Defendant Satcher contests this conclusion arguing that the assertion of jurisdiction is improper since plaintiff approached defendant Satcher in South Carolina and then travelled to South Carolina to negotiate the contract. Defendant Satcher's argument, however, would have us consider this factor to the virtual exclusion of all others, and that is not the law. Our analysis is not accomplished by using "a mechanical formula or rule of thumb but by ascertaining what is fair and reasonable under the circumstances." Better Business Forms, 120 N.C.App. at 500, 462 S.E.2d at 833.
It is true that plaintiff initiated the original contact in South Carolina with defendant Satcher and secured the original agreement following negotiations taking place entirely in South Carolina. The original contract between the parties provided that plaintiff would have the sole right to market and sell defendant Satcher's peach crop, that plaintiff would receive 8% of the sales price for its efforts, and that plaintiff would advance operating capital to defendant Satcher up to a total of $100,000.00. Were this the only contact, defendant Satcher's due process argument would be considerably more persuasive.
Here, however, the parties made several additional agreements and modifications thereto at defendant Satcher's prompting. On at least three occasions, defendant Satcher contacted plaintiff requesting additional sums of money beyond the $100,000.00 promised as part of the original contract. Defendant Satcher also contacted plaintiff to secure assistance in procuring the necessary packaging boxes for the peach crop. Following this contact, plaintiff agreed to pay Weyerhauser to produce the necessary boxes at its plant in North Carolina and to ship them, on defendant Satcher's order, to defendant's farm in South Carolina. Plaintiff even agreed to pay a surcharge on the cost of each box to help retire a debt owed by defendant Satcher to Weyerhauser that was incurred prior to defendant Satcher's original agreement with plaintiff. At its height, defendant Satcher's indebtedness to plaintiff, including that authorized in the original agreement, totalled $292,000.00.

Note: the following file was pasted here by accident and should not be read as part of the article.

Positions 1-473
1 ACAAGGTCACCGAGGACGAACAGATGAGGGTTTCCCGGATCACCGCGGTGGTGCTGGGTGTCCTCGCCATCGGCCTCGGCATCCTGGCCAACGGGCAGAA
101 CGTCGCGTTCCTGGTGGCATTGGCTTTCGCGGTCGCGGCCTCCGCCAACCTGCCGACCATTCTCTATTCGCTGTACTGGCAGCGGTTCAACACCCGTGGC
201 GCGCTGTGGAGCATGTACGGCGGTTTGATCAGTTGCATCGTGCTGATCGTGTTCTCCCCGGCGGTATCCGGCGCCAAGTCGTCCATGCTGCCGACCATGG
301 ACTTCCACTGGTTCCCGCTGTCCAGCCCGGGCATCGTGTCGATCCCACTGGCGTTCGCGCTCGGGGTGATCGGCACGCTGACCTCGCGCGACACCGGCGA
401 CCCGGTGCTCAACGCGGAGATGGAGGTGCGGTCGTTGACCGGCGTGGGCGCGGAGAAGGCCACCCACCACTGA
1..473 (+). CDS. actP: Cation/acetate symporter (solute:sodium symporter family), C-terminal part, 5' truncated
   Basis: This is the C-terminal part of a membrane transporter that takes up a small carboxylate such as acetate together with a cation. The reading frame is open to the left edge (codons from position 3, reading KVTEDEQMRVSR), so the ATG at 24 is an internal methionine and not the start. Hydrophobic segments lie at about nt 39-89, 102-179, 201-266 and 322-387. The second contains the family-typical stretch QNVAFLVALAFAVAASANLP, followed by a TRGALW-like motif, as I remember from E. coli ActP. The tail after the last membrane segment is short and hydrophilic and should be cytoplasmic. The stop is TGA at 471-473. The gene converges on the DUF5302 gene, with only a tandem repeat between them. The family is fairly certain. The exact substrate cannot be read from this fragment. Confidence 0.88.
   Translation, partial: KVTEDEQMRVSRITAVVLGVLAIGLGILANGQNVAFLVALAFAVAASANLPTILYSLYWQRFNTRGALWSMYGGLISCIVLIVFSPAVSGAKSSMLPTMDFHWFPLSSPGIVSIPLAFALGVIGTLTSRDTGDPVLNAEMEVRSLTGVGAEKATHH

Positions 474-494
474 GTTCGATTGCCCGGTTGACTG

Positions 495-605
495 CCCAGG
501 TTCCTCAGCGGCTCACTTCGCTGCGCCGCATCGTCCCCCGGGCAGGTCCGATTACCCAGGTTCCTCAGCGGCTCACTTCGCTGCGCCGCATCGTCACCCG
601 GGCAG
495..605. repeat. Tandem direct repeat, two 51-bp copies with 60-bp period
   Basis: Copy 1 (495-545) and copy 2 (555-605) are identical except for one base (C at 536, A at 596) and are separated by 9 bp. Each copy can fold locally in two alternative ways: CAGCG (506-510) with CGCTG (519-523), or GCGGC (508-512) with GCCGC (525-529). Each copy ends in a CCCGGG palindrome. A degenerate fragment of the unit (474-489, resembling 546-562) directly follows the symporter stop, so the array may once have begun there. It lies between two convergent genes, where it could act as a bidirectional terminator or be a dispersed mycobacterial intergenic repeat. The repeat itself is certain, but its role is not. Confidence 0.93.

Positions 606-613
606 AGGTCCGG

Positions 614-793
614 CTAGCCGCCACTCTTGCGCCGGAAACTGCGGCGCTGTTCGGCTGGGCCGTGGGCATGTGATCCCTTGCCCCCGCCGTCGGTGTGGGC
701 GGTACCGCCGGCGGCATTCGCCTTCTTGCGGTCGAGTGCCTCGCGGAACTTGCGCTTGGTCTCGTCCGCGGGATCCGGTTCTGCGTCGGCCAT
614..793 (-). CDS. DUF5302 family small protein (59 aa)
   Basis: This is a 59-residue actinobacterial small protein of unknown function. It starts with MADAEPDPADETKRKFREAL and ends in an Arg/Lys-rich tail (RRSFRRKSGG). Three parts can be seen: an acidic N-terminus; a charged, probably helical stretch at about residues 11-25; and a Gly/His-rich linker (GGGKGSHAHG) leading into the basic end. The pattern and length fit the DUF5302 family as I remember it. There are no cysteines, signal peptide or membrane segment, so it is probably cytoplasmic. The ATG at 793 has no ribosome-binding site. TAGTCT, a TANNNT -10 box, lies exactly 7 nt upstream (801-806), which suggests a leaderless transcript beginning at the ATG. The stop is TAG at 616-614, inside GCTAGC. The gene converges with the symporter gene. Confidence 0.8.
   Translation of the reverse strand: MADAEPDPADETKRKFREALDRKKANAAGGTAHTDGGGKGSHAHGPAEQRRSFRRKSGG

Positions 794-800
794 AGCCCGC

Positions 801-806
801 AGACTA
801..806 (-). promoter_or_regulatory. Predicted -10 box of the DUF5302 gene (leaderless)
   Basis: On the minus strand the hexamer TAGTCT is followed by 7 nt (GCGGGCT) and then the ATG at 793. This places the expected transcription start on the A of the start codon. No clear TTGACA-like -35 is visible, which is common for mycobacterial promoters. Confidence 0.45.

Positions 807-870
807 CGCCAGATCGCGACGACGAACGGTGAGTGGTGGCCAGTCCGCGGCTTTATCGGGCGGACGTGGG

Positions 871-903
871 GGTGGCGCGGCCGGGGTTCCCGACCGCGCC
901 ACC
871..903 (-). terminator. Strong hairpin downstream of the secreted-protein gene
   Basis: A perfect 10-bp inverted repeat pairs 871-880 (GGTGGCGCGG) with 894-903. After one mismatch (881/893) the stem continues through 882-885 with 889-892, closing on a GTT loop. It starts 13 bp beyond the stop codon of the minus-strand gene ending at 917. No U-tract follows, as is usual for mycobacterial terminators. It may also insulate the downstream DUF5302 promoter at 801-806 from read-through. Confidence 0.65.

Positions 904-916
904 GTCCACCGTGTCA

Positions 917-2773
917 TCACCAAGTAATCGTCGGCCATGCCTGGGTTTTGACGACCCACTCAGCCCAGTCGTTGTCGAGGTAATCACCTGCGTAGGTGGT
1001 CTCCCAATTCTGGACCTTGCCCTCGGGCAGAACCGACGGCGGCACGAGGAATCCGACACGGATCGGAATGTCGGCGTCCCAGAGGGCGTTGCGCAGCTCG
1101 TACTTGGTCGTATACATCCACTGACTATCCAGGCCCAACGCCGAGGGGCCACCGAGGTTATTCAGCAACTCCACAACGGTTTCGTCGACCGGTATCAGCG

*100 Additional facts relevant in determining the quantity and quality of defendant Satcher's contacts with North Carolina include the following: that defendant Satcher directly contacted Weyerhauser in North Carolina and ordered the necessary boxes; that the parties installed a dedicated phone line to facilitate communication between plaintiff and defendant Satcher; that plaintiff's marketing and sales efforts took place almost entirely in Wilson, North Carolina, and; that, pursuant to the parties' agreement, plaintiff sent a representative to South Carolina to monitor packaging operations, and sent trucks to South Carolina to pick up the peaches.
Based on this evidence, we conclude that defendant Satcher had sufficient minimum contacts to permit this State to exercise personal jurisdiction over him consistent with the due process clause. E.g., Dataflow, 114 N.C.App. at 209, 441 S.E.2d at 580; Chapman, 120 N.C.App. at 376, 462 S.E.2d at 538. Accordingly, we conclude that the decision of the trial court denying defendant Satcher's motion to dismiss must be affirmed.
JOHN C. MARTIN and MARK D. MARTIN, JJ., concur.